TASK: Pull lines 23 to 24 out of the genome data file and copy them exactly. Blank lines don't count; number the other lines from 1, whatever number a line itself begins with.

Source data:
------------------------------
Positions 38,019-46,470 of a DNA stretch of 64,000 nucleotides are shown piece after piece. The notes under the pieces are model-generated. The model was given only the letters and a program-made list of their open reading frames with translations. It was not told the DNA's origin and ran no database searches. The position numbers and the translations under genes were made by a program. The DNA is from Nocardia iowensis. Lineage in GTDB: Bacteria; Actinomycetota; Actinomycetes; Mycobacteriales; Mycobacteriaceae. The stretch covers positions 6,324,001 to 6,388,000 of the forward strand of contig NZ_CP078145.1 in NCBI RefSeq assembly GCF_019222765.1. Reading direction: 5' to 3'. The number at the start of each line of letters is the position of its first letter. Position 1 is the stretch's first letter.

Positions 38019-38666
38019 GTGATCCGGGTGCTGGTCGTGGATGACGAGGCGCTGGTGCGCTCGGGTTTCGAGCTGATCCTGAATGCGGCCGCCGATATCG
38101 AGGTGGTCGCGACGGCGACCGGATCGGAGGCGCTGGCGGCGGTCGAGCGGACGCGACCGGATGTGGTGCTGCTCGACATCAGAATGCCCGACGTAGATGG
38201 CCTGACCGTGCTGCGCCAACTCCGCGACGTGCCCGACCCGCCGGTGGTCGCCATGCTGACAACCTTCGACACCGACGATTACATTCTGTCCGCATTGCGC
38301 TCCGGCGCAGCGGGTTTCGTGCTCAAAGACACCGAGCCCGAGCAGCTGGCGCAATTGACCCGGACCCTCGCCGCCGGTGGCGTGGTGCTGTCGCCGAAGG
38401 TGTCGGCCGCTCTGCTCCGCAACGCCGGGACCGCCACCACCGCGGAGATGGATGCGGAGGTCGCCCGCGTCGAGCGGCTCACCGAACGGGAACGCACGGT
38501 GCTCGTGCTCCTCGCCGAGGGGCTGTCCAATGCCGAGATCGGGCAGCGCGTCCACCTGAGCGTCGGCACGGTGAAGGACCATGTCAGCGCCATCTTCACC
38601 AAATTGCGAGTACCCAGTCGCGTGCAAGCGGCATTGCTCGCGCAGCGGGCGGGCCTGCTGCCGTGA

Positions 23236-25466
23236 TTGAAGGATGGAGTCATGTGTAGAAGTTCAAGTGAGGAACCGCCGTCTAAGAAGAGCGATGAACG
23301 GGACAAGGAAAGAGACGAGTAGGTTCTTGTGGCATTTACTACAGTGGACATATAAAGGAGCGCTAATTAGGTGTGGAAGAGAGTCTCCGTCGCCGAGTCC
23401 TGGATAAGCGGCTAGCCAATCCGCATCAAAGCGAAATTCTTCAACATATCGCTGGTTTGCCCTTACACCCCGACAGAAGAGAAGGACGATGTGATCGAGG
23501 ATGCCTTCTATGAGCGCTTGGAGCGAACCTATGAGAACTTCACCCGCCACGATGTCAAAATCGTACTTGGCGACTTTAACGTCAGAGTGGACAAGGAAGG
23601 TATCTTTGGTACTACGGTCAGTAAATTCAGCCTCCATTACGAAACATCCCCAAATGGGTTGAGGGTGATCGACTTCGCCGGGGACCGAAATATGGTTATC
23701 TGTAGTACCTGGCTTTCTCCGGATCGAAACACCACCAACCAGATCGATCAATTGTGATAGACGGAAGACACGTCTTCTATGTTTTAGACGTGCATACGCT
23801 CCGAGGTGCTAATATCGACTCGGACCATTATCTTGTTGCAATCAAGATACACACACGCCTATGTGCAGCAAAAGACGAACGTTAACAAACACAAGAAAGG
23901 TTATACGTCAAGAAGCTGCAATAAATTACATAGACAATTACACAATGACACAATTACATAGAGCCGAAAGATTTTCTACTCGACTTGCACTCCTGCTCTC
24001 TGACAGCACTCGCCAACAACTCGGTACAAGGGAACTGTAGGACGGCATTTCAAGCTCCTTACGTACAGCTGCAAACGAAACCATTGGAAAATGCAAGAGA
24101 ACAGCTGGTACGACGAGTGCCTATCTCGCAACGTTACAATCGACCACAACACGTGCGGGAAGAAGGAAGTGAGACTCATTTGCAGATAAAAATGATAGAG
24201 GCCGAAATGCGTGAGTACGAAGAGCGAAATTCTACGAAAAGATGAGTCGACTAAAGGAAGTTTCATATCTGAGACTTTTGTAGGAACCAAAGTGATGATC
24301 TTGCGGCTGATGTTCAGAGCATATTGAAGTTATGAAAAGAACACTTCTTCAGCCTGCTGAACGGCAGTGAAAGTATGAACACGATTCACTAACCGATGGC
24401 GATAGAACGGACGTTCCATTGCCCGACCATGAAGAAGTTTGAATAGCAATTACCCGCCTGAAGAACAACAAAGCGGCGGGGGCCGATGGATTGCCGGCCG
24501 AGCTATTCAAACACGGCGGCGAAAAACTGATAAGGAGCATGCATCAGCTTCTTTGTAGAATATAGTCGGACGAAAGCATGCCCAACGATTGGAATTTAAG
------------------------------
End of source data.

24401 GATAGAACGGACGTTCCATTGCCCGACCATGAAGAAGTTTGAATAGCAATTACCCGCCTGAAGAACAACAAAGCGGCGGGGGCCGATGGATTGCCGGCCG
24501 AGCTATTCAAACACGGCGGCGAAAAACTGATAAGGAGCATGCATCAGCTTCTTTGTAGAATATAGTCGGACGAAAGCATGCCCAACGATTGGAATTTAAG